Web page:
Rule #9: Cover and let rest.
Cover the pan and let the risotto rest for five minutes finishing the texture and melding the flavors. Then pour the risotto onto a serving platter.
Rule #10 Add toppings.
Last, add the toppings – grated parmesan or other cheeses; grind black pepper; add raw, diced ahi tuna to top a nero or sepia; shave truffles over a bianco; arrange grilled shrimp over a limone; be creative!
Rule #11: Enjoy immediately!
It is said in Italy, “The guests wait for the risotto, the risotto does not wait for guests!” If you make the risotto wait, it will get starchy, sticky, and lose its “all’onda” quality (“wavy, flowing in waves”). So serve and enjoy immediately!
Can You Shorten Time with a Pressure Cooker?
The question will always come up whether you can cook risotto in a pressure cooker or instant pot. Of course you can but I find it does not save a lot of time because the sauté of the aromatics, the toasting of the rice, the mantecato step, all are hand-done before or after the cooking time. The pressure cooker reduces the time to needed to add the broth is it is all added all at one time and the pressure cooking starts. So all the pressure cooker or instant pot does is reduce the broth-adding step, the cooking steps, which means you don’t have to sit at the stove and “add and stir.” It works perfectly well, might save you ten minutes of “watching” but the resulting risotto will have a different texture. You might have to adjust the liquid when the pressure cooker is finished so you won’t have a “soupier” risotto. This is fixed by then sautéing to evaporate the liquid, but this will also continue to cook the rise. Use a pressure cooker when time-constrained but it does not give you as much control over the finished product.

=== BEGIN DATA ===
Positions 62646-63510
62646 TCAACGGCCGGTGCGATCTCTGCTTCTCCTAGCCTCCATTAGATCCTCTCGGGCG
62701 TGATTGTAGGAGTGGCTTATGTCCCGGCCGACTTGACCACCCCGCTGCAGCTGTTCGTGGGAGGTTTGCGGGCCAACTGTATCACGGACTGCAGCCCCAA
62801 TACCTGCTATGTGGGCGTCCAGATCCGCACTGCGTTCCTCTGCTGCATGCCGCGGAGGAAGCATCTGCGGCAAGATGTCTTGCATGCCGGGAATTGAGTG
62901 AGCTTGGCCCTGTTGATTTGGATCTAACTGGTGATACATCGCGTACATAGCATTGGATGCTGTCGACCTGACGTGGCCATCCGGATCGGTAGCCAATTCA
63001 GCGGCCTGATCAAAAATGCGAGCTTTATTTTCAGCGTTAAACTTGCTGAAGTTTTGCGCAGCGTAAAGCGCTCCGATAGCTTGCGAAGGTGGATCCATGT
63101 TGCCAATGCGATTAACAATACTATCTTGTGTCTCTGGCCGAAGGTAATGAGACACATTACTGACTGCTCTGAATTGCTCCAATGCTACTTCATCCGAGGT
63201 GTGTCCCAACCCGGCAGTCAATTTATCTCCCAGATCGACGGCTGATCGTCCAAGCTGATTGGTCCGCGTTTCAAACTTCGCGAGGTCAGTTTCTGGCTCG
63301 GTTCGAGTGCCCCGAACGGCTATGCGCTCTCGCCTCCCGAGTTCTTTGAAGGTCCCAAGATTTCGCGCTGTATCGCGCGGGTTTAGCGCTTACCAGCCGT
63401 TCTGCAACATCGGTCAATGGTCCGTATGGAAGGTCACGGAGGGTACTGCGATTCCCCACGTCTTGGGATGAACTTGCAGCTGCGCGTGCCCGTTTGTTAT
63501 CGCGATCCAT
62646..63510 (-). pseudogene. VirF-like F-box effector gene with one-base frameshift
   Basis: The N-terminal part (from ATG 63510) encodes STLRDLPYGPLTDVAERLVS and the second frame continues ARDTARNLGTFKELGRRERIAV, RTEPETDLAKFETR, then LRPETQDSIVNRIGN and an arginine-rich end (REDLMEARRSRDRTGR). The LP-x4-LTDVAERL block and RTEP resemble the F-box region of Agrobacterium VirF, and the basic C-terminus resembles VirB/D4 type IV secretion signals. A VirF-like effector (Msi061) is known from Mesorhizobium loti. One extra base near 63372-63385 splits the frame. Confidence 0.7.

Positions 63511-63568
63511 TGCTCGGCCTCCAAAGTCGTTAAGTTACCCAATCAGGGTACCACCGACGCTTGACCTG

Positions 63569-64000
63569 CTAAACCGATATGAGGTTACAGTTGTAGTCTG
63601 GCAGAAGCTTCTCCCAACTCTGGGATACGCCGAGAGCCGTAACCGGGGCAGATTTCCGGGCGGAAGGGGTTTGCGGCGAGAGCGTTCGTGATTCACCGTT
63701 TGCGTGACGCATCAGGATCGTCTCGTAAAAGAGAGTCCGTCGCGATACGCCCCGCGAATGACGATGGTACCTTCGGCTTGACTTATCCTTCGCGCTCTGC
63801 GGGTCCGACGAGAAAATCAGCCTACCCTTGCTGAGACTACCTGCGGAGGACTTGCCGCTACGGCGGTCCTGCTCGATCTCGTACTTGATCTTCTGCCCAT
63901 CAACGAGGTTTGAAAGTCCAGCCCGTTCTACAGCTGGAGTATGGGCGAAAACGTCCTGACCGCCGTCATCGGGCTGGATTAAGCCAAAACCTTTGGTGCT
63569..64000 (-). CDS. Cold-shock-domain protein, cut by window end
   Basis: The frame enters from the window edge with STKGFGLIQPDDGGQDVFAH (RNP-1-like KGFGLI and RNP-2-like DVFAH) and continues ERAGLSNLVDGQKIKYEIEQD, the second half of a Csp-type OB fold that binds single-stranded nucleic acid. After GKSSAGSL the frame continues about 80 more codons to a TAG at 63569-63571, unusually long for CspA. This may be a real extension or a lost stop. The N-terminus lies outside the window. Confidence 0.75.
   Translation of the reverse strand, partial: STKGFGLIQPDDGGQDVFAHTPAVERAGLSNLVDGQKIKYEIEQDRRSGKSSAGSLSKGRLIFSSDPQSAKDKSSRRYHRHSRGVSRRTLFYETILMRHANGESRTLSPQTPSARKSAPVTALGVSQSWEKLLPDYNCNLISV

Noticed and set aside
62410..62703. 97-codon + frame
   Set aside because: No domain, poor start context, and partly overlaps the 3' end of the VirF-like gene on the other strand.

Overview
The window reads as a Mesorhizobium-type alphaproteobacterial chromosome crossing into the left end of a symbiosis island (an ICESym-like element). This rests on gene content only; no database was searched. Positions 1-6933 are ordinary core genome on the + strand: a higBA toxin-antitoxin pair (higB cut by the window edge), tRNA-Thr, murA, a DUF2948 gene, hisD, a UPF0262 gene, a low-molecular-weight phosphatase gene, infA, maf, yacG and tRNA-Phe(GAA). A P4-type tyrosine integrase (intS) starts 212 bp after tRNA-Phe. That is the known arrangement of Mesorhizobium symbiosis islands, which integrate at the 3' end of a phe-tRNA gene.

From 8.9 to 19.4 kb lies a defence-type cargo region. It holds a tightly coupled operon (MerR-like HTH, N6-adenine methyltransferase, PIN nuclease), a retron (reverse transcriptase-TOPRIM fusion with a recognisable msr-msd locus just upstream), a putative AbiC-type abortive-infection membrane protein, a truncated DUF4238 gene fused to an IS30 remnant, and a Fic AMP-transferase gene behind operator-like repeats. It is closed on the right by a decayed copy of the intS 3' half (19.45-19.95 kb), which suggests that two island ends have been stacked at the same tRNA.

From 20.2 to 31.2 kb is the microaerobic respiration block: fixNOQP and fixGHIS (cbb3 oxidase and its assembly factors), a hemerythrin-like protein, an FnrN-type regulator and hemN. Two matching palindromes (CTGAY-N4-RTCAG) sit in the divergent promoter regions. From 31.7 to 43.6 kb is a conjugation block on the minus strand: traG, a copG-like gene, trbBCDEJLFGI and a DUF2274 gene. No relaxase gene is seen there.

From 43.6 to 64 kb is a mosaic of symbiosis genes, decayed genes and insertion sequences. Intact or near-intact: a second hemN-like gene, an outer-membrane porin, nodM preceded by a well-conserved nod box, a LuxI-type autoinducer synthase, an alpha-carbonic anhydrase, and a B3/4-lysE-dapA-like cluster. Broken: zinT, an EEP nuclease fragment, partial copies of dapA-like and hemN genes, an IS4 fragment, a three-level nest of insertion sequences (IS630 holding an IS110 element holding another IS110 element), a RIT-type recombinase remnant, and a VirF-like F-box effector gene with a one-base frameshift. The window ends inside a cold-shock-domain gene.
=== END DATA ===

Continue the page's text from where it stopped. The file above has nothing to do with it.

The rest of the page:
Finally, what wines to pair with risotto?
Depends on which risotto. A good rule of thumb would be to drink the same wine that you used in flavoring the risotto so that they are compatible, except of course if you used Marsala or Sherry. For a seafood or vegetable risotto – a dry white wine. For a red-wine risotto, a tomato risotto or a meat risotto – red wine. Sangiovese if tomato-based. Barolo if a risotto al Barolo. For a champagne-based risotto, then drink champagne (of course!) – and CELEBRATE!
Note: Risotto is really a far northern preparation as the rice is grown in the Po River Valley (Milan to Venice). Rice doesn’t grow southward as it is too dry. So risotto is really Venetian, Lombardian and Emiglia-Romagnan.
By Ronald L. Fenolio
CEO/Proprietor – Veedercrest Estates LLC
Chair – Family Winemakers of California
© 2021 Ronald L. Fenolio